Holistic wealth management services

by. Barry Dayley

Structural changes in the banking industry initiated by consumer demand and the convergence of financial services have forever changed the credit union landscape. In the past 2½ decades, the depository intuitions’ share of total U.S. household financial assets fell 44 percent, to 12.4 percent, while the share of mutual funds increased 16 times, to 11.4 percent. This fact, coupled with the ever-increasing commoditization of traditional banking products and banking services offered by non-bank competitors, poses a real threat to a credit union that is not able to address wealth management needs. Today, nearly all large financial institutions in the world offer some semblance of what they refer to as wealth management as part of their Private Banking platform.

In fact, wealth management services are reportedly being provided by 83 percent of large banks, 63 percent of medium-sized banks and 49 percent of small banks.2 However, many of these organizations simply offer investment products or access to online financial planning calculators and count that as wealth management services. To compete in this space, a credit union must offer real and practical solutions.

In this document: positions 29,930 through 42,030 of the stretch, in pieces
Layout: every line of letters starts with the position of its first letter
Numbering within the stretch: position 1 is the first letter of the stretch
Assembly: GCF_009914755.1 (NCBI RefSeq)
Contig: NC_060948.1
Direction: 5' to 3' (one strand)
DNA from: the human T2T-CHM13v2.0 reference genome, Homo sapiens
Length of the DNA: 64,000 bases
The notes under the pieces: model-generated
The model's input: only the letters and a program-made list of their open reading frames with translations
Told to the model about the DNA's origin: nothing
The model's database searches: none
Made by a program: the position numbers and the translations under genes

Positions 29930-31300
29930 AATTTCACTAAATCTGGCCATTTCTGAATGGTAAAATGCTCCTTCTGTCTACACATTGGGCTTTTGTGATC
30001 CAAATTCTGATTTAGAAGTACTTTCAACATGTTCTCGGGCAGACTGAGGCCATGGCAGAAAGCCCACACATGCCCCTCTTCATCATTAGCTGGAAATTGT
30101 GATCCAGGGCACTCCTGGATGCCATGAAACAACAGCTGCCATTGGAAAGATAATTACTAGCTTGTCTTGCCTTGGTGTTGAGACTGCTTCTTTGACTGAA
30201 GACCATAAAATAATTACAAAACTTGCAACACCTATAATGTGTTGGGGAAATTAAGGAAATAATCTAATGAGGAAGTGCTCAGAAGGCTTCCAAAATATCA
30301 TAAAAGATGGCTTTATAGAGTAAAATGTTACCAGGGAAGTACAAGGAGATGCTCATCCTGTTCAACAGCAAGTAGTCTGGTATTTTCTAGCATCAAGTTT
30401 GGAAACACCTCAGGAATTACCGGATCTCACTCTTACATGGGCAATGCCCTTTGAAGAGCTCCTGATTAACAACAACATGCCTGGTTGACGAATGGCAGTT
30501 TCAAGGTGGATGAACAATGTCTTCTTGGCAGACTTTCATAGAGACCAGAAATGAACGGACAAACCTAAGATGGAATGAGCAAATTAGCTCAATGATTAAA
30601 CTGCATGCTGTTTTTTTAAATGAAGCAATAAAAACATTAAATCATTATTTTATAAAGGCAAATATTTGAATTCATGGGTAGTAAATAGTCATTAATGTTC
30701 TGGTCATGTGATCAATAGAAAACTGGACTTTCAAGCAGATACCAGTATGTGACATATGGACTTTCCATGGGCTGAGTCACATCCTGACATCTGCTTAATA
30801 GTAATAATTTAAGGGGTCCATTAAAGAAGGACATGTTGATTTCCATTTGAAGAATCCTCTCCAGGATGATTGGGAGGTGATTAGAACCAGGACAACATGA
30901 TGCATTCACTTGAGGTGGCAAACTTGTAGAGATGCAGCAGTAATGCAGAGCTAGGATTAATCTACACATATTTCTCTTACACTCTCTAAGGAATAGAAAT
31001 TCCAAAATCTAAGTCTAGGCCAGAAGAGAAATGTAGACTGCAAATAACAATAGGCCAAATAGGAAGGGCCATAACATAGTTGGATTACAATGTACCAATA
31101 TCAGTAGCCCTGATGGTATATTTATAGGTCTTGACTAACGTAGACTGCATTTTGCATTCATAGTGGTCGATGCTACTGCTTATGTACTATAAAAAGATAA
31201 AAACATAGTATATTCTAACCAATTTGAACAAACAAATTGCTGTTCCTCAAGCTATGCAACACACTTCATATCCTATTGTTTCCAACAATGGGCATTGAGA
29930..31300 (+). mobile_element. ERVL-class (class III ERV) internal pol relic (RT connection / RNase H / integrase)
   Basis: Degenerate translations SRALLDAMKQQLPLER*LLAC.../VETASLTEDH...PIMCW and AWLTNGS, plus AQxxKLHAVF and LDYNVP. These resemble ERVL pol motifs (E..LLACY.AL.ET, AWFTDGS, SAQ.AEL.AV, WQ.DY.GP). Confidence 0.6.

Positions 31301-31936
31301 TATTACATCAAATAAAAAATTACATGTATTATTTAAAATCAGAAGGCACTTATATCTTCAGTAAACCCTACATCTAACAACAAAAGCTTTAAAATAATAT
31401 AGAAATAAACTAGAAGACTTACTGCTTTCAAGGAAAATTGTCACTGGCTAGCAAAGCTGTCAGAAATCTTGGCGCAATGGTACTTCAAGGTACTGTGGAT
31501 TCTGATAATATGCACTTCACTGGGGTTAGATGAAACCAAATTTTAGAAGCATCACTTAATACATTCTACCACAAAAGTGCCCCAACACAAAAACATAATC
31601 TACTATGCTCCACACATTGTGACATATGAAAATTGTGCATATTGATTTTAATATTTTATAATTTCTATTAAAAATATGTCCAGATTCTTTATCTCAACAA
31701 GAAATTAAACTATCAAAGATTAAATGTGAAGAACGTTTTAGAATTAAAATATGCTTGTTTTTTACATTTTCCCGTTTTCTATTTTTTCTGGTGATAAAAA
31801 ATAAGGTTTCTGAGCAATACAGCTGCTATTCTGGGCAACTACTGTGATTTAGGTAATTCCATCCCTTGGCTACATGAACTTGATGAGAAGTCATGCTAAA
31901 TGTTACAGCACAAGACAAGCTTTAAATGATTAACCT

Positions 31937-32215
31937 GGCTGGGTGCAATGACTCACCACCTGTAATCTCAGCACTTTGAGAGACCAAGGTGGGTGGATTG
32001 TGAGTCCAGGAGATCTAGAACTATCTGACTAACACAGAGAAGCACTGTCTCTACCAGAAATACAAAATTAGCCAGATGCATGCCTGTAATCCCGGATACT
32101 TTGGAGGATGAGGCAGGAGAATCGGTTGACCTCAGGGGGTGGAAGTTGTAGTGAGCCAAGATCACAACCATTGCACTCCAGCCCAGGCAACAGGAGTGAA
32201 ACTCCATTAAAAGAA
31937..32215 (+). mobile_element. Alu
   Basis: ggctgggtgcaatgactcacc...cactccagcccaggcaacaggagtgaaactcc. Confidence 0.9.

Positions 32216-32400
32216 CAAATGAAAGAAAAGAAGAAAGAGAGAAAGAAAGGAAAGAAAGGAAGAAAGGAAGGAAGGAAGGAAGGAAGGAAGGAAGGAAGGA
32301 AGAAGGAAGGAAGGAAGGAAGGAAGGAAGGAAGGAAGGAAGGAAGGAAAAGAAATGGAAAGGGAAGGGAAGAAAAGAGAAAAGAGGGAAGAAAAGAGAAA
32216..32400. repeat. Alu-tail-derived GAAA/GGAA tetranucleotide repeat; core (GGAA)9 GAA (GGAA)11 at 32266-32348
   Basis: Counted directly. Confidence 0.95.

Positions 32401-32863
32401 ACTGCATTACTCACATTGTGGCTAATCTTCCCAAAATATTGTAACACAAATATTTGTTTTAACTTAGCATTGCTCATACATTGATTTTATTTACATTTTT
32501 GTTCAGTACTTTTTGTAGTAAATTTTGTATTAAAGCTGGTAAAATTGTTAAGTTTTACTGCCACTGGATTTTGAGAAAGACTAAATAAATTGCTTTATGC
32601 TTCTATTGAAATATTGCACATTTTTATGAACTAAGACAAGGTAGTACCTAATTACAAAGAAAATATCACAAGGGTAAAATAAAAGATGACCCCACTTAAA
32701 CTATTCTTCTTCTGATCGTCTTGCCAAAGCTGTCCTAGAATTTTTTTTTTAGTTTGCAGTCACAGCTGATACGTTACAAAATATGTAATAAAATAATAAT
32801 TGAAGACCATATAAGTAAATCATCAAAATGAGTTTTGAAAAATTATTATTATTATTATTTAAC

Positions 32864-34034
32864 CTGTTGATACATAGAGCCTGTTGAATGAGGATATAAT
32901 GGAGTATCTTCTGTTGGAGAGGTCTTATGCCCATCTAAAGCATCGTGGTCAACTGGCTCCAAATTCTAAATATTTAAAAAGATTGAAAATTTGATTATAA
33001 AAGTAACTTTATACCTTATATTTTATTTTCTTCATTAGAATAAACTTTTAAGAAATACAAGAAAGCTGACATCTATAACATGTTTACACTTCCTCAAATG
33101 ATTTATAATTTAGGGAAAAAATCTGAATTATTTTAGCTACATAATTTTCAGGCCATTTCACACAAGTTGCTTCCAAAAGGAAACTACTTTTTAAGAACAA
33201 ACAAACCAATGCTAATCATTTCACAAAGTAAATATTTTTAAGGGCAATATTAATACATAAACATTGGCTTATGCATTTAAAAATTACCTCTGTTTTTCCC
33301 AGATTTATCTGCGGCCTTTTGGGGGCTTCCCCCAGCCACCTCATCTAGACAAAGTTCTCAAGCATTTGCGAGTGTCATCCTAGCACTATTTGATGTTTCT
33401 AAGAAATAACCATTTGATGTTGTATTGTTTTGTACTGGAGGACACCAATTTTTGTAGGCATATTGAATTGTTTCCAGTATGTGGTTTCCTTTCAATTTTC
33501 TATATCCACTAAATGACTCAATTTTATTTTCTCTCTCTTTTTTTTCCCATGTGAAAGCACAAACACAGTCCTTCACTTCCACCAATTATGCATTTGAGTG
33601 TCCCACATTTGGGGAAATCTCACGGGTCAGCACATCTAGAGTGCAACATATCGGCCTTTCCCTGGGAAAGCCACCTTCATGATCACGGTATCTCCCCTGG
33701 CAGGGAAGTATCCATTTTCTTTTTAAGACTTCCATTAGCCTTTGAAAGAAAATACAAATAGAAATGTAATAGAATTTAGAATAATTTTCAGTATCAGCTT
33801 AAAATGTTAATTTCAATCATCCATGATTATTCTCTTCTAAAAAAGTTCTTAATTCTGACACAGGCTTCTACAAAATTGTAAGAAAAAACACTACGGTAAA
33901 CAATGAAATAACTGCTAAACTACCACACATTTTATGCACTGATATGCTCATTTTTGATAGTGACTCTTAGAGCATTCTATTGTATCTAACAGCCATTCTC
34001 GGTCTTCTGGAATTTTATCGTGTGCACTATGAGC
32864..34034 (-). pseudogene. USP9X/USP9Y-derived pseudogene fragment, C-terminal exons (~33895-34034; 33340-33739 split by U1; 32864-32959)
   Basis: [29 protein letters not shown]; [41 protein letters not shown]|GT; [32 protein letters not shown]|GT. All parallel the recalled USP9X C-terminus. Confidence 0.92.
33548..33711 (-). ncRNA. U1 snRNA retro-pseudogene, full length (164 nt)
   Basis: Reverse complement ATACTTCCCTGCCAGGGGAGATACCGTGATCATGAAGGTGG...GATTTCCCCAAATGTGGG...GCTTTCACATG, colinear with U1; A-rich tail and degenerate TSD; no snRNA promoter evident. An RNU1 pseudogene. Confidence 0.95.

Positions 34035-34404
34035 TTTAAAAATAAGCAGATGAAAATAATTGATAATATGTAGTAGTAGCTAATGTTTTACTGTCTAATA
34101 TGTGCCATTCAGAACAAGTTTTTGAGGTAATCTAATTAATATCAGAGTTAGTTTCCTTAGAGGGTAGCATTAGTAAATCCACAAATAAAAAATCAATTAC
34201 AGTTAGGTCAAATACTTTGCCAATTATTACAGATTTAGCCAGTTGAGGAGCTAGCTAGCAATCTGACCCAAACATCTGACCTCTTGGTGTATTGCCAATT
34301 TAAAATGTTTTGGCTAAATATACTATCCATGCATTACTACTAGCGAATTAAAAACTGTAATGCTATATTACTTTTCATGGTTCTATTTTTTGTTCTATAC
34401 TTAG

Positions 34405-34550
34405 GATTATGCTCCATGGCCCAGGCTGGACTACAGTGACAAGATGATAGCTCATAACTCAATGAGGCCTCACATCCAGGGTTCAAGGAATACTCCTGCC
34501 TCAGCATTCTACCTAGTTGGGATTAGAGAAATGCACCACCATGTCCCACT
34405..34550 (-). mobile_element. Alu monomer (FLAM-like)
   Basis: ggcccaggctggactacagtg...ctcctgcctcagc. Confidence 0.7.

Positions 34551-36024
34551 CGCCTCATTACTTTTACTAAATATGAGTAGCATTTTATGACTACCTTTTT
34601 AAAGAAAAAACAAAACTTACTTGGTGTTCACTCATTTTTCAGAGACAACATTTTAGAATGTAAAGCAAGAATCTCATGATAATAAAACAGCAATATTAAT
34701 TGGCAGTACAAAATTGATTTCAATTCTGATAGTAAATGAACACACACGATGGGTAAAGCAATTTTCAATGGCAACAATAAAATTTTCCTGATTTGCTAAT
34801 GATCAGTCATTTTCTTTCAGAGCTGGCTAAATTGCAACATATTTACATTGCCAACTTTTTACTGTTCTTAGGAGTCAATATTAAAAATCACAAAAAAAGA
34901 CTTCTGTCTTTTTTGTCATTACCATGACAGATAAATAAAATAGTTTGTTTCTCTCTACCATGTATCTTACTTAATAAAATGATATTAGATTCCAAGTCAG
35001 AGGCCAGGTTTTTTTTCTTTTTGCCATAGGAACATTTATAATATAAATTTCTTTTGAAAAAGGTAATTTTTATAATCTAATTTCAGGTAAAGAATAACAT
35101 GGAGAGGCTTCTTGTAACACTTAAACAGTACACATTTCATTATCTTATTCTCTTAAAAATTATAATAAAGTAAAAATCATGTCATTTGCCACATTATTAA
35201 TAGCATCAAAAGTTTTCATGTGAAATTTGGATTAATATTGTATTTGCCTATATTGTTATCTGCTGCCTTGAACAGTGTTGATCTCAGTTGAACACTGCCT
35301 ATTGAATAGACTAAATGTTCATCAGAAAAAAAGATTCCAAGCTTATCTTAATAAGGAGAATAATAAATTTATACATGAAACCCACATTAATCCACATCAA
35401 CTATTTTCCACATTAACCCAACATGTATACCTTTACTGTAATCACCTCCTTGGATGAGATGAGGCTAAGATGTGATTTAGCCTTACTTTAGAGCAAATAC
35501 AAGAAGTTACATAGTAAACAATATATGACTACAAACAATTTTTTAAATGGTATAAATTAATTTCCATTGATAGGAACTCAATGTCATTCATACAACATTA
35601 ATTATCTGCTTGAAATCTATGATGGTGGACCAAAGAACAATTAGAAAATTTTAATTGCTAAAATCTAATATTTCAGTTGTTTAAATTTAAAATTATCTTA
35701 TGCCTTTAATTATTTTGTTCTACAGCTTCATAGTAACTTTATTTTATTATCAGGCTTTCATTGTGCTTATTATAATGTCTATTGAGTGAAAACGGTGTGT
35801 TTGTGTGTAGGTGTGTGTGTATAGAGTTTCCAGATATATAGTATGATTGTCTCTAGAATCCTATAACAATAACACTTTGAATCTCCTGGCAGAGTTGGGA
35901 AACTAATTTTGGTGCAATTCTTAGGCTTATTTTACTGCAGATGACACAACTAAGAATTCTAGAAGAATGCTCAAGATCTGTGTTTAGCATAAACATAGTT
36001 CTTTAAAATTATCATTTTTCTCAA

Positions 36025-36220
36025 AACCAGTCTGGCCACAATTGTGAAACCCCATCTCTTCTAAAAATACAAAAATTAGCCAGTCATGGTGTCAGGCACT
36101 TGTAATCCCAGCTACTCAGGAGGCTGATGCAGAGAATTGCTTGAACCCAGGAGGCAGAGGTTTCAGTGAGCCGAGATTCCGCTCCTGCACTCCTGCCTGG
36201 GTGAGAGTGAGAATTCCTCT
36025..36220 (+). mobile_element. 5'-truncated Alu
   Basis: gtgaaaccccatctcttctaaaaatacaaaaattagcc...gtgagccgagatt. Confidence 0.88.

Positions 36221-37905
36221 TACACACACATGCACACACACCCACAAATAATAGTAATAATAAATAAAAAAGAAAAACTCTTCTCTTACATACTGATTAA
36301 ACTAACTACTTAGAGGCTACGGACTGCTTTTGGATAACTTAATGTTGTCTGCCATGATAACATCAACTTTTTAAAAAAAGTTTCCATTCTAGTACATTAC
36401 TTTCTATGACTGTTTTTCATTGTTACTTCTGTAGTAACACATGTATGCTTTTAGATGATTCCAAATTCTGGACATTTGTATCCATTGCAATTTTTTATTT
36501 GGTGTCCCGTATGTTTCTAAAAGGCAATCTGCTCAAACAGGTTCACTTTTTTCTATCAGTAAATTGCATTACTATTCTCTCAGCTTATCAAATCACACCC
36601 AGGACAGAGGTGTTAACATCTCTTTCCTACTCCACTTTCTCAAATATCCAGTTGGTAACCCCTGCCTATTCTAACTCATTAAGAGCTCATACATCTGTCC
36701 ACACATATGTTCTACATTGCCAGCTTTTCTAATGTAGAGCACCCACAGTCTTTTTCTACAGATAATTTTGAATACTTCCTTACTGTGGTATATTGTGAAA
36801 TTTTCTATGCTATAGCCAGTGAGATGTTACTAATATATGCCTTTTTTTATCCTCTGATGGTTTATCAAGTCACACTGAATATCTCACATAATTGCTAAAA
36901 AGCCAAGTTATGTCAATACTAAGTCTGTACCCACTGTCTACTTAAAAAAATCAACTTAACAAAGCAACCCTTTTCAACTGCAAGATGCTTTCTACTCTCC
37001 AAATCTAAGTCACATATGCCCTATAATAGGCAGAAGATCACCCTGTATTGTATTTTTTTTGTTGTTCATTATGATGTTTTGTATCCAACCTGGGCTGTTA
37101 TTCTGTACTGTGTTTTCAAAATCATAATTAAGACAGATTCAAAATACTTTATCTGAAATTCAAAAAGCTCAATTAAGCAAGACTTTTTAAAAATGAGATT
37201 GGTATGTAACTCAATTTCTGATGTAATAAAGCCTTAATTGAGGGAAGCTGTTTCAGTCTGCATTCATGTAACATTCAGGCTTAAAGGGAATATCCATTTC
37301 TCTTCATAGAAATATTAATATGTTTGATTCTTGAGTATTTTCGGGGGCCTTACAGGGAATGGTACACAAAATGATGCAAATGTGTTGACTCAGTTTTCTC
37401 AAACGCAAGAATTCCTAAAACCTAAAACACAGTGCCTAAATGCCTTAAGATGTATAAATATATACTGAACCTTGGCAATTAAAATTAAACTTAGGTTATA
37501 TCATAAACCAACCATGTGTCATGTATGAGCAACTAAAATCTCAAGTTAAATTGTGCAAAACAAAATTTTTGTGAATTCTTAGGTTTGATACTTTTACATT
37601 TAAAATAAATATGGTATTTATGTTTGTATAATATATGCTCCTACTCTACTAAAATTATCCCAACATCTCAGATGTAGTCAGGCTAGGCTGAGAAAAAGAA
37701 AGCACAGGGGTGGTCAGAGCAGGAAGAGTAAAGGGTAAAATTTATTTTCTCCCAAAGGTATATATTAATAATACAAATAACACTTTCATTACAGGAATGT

So what is wealth management, and what impact can it have on the offerings of your credit union? Wealth management is a specialty of financial planning. The wealth manager’s focus is the client, and his or her efforts are devoted to helping clients achieve life goals through the proper management of their financial resources. The practice of wealth management is holistic and individually customized. Success is not measured by investment performance relative to other managers, but rather by the client’s success in meeting life goals. Also, credit union staff must endeavor to debunk the myth that these services are only for high-net-worth individuals.

Key factors in favor of choosing a credit union to offer wealth management services remain discretion and safety, image and reputation, service quality, and performance. Many clients still have classic needs from a financial planning and investment management perspective. However, member expectations of wealth management are changing. “Member experience” has become a differentiator for success, and it requires a new generation of relationship managers who embody competence and encourage trust and confidence.

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